Residents of Massachusetts will reportedly lose $660 million annually if the delay to Wynn Resort’s casino plans for Everett continues.
State media outlets reported that the casino operator warned the state of a “dark cloud” that Somerville’s appeal of its environmental permit would bring. In a press release, Wynn Resorts said the figure includes some $242 million the casino would pay in annual taxes and fees, as well as the $170 million in payroll and the $248 million for casino operations.
In addition, “the delay will reportedly put 4,000 union construction jobs, 4,000 permanent jobs and $30 million cleanup of the former Monsanto chemical factory at risk,” Patch.com reported.
Last week, Somerville Mayor Joseph Curtatone filed an administrative appeal that questions the environmental permit that Wynn Everett received from the Department of Environmental Protection in January of this year. Curtatone believes the casino project will seriously affect “the health of city residents as an estimated 18,000 people per day are expected to drive to the casino.”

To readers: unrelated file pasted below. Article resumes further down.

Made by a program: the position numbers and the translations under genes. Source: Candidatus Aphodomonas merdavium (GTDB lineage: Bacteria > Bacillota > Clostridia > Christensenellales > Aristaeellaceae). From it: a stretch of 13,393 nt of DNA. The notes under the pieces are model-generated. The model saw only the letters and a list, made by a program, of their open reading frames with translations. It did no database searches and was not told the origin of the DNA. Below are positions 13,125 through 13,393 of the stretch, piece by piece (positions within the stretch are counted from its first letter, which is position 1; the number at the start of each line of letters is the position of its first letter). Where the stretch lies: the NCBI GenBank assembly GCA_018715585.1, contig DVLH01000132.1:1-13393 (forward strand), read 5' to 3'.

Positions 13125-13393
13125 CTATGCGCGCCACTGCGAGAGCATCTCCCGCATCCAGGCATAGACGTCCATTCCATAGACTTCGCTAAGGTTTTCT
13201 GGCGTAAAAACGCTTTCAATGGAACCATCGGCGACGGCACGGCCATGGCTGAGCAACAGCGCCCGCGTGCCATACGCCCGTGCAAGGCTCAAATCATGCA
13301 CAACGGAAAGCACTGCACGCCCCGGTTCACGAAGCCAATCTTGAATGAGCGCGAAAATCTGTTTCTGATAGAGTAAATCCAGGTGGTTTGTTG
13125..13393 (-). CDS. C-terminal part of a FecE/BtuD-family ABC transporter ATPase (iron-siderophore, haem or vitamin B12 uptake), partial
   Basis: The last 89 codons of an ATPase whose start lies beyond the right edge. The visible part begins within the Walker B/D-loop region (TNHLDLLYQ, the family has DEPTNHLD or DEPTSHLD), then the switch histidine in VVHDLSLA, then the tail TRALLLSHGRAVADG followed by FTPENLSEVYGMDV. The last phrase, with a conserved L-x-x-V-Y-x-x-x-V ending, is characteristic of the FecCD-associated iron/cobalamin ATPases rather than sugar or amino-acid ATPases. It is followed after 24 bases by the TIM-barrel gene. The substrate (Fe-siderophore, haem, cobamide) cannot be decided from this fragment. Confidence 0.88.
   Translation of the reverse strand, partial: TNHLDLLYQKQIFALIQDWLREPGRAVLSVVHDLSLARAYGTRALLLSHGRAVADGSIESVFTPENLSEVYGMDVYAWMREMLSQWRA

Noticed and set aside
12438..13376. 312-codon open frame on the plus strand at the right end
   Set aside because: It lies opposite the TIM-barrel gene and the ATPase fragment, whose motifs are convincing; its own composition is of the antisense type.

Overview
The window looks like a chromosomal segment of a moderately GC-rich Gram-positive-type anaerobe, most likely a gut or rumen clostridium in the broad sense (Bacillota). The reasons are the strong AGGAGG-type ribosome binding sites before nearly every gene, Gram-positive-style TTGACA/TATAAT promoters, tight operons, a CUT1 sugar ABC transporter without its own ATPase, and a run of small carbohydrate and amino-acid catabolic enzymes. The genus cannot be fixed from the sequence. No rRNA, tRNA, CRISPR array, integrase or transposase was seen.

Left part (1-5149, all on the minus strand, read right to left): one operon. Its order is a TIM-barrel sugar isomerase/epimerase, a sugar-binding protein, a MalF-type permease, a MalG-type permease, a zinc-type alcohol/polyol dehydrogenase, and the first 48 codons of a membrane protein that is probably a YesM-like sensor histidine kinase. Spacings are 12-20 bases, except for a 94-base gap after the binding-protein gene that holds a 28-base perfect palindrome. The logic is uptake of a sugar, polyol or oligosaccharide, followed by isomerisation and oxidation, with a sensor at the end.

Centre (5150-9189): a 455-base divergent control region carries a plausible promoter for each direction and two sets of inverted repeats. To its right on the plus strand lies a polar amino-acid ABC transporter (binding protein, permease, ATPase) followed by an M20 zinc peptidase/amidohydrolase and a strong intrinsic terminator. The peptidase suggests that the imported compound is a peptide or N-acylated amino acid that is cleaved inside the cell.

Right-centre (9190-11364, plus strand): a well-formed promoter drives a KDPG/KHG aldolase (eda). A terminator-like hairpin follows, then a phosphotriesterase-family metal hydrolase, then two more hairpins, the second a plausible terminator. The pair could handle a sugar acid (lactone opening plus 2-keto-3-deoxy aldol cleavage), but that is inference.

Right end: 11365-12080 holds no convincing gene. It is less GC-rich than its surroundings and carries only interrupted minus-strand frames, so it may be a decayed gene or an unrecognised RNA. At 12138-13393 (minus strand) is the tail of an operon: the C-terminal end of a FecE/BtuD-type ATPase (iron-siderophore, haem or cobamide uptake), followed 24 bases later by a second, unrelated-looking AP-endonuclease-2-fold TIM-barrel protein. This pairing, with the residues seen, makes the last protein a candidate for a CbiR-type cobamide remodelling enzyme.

Somerville’s last-minute challenge will go through an appeal process, which could take between six months to a year to be completed and will effectively put Wynn’s license “on hold” until the issue is decided.
“It’s hard to comprehend how anyone can be against thousands of jobs and millions of dollars in tax revenue that would benefit the entire Commonwealth,” Wynn Everett President Robert DeSalvio said in a statement.
But Somerville refused to budge. In a statement, Curtatone said the city will fight for its right to seek a review on the casino’s repercussions to the “quality of life.”
“It appears that Wynn did not plan for the entire process and all of its possibilities and it’s also clear that they simply can’t argue our right to appeal based on the law. So the public needs to pay close attention to what Wynn does in the coming weeks. They are going to get personal. They are going to get political. And we suspect they are going to get vicious,” Curtatone said, according to the Boston Herald.